verb (used with object), pro·posed, pro·pos·ing.
verb (used without object), pro·posed, pro·pos·ing.
Origin of propose
Examples from the Web for propose
I told them the story about how Delta helped her propose to me in the middle of the international terminal here at Delta.
They met in 2009, before Dewani rented a private jet and flew her to Paris to propose.The Honeymoon Murder Trial of British Millionaire Shrien Dewani Begins|Nico Hines|October 7, 2014|DAILY BEAST
Other models, such as string theory, propose more dimensions, but those are coiled up too small to be seen.
This leads some to propose that the American middle and working classes has become economically passé.In the Future We'll All Be Renters: America's Disappearing Middle Class|Joel Kotkin|August 10, 2014|DAILY BEAST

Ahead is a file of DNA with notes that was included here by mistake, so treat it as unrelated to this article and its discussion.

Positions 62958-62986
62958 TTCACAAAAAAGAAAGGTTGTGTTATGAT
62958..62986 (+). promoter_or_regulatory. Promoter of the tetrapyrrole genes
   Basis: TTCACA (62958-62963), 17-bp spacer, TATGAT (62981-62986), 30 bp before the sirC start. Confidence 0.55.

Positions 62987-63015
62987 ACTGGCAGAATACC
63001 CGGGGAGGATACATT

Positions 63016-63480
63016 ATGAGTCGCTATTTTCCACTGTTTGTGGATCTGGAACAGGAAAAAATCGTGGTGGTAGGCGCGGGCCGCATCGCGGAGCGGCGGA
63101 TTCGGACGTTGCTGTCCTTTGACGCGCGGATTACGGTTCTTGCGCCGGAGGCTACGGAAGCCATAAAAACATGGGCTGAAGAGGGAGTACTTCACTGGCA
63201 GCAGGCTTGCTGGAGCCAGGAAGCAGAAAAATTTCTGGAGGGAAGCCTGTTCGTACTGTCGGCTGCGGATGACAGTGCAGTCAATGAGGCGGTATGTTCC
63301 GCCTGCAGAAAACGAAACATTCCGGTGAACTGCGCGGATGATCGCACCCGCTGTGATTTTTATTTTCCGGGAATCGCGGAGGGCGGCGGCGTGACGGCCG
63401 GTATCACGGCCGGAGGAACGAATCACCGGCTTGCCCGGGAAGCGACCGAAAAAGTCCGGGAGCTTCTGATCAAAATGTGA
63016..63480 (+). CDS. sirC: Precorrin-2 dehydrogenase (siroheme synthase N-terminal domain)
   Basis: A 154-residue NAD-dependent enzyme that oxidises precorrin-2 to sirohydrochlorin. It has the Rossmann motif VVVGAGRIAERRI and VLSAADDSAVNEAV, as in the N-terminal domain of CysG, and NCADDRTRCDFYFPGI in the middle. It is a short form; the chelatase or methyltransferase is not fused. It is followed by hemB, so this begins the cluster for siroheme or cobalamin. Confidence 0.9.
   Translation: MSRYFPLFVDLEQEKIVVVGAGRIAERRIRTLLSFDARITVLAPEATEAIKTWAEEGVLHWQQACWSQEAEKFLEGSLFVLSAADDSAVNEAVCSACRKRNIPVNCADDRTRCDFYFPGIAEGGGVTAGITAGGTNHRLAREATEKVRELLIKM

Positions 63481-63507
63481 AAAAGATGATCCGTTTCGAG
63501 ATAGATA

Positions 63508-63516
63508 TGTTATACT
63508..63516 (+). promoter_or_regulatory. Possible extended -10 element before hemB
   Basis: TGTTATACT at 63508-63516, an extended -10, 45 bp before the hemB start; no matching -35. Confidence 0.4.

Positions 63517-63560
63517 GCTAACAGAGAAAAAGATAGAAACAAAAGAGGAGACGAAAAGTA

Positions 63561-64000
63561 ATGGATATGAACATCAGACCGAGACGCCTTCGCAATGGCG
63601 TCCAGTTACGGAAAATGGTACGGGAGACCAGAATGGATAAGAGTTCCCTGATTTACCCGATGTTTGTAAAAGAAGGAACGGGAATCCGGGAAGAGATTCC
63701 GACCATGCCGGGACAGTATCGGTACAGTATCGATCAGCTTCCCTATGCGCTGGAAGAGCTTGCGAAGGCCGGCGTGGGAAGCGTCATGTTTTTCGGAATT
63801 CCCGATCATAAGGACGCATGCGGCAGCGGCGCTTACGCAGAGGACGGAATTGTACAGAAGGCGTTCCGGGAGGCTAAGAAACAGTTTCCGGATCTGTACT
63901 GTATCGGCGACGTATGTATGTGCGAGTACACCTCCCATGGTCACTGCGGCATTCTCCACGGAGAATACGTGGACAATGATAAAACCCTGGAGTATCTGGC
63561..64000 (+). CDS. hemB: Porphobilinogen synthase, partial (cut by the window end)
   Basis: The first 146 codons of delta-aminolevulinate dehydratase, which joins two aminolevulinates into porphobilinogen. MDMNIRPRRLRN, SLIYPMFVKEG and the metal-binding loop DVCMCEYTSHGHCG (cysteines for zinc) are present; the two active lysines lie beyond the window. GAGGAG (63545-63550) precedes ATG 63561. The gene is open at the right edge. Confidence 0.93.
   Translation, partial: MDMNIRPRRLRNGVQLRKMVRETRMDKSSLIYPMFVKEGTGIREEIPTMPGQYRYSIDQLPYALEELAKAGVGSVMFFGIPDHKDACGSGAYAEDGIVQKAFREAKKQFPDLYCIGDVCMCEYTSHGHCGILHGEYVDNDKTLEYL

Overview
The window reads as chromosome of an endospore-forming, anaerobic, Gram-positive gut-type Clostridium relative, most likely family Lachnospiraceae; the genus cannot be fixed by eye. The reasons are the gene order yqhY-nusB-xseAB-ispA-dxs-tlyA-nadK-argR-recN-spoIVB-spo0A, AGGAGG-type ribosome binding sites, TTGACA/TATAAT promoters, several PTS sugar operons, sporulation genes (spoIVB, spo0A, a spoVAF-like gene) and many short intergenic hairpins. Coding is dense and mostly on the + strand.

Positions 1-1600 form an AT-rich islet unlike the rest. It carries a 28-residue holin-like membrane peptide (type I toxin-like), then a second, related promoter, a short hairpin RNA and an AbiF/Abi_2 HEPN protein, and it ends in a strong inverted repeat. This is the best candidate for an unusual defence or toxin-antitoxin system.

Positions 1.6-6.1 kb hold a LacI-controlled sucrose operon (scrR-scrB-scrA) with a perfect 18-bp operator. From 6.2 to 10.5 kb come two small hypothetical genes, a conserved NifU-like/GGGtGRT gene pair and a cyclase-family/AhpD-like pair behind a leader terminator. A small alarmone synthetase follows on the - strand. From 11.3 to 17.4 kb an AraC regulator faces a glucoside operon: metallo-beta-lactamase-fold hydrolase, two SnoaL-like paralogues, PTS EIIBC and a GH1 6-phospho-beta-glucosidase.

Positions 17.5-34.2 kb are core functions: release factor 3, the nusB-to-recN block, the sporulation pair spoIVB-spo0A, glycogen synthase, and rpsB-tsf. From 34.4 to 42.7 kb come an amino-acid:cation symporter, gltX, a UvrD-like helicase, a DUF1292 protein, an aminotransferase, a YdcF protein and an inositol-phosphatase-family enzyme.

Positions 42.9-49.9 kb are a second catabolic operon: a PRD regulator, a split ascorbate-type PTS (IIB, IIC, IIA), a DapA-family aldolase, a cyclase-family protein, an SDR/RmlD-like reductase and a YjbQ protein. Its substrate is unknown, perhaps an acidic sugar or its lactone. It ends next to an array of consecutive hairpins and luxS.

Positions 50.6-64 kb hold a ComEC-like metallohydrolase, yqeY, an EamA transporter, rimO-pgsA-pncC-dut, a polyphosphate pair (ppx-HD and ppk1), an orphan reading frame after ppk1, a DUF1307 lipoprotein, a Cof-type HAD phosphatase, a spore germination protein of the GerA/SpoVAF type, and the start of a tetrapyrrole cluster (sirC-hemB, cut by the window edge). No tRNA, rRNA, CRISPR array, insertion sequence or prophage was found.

May I propose the Dutch, who were among the original bidders for 2018.
Twice he leaped to his feet as if to propose that they start, and twice he sat down again.Teddy and Carrots|James Otis
I therefore have to propose that we meet as old friends and take the past for granted.Bleak House|Charles Dickens
I do not propose to weary the reader by a recital of the program and a detailed account of each performance.The Young Musician|Horatio Alger
And let him propose to the dear girl if he chooses to take the fancy into his head?Orley Farm|Anthony Trollope
I do not propose dwelling longer at this time on this subject.The Papers And Writings Of Abraham Lincoln, Volume Four|Abraham Lincoln
British Dictionary definitions for propose
Word Origin for propose
Word Origin and History for propose
mid-14c., from Old French proposer "propose, advance, suggest" (12c.), from pro- "forth" (see pro-) + poser "put, place" (see pose (v.1)). Meaning "make an offer of marriage" is first recorded 1764. Related: Proposed; proposing. Cf. also propone, which coexisted with this word for a time.